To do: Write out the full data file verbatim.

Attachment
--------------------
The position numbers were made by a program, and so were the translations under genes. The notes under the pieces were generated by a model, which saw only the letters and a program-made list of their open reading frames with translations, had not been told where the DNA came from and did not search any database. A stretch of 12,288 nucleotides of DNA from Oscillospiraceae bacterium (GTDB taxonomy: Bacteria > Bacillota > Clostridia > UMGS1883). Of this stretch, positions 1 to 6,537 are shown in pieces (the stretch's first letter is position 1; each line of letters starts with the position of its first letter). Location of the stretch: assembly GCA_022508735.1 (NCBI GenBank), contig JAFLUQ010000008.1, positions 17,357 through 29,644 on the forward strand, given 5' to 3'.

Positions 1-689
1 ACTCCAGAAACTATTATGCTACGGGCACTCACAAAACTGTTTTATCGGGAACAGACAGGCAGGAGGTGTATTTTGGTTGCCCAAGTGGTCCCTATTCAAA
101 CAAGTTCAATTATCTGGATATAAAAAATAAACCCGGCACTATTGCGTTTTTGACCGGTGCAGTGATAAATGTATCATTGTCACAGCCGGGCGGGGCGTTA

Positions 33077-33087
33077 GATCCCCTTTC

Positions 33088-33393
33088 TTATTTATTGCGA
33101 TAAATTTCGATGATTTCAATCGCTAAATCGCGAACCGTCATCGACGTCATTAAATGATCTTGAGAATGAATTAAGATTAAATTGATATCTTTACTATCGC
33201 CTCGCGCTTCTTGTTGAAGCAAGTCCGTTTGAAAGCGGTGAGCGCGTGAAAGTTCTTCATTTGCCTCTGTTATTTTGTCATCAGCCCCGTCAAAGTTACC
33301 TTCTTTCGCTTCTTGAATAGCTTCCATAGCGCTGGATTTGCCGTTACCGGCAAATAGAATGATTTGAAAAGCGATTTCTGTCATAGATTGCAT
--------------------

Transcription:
The position numbers were made by a program, and so were the translations under genes. The notes under the pieces were generated by a model, which saw only the letters and a program-made list of their open reading frames with translations, had not been told where the DNA came from and did not search any database. A stretch of 12,288 nucleotides of DNA from Oscillospiraceae bacterium (GTDB taxonomy: Bacteria > Bacillota > Clostridia > UMGS1883). Of this stretch, positions 1 to 6,537 are shown in pieces (the stretch's first letter is position 1; each line of letters starts with the position of its first letter). Location of the stretch: assembly GCA_022508735.1 (NCBI GenBank), contig JAFLUQ010000008.1, positions 17,357 through 29,644 on the forward strand, given 5' to 3'.

Positions 1-689
1 ACTCCAGAAACTATTATGCTACGGGCACTCACAAAACTGTTTTATCGGGAACAGACAGGCAGGAGGTGTATTTTGGTTGCCCAAGTGGTCCCTATTCAAA
101 CAAGTTCAATTATCTGGATATAAAAAATAAACCCGGCACTATTGCGTTTTTGACCGGTGCAGTGATAAATGTATCATTGTCACAGCCGGGCGGGGCGTTA

Positions 33077-33087
33077 GATCCCCTTTC

Positions 33088-33393
33088 TTATTTATTGCGA
33101 TAAATTTCGATGATTTCAATCGCTAAATCGCGAACCGTCATCGACGTCATTAAATGATCTTGAGAATGAATTAAGATTAAATTGATATCTTTACTATCGC
33201 CTCGCGCTTCTTGTTGAAGCAAGTCCGTTTGAAAGCGGTGAGCGCGTGAAAGTTCTTCATTTGCCTCTGTTATTTTGTCATCAGCCCCGTCAAAGTTACC
33301 TTCTTTCGCTTCTTGAATAGCTTCCATAGCGCTGGATTTGCCGTTACCGGCAAATAGAATGATTTGAAAAGCGATTTCTGTCATAGATTGCAT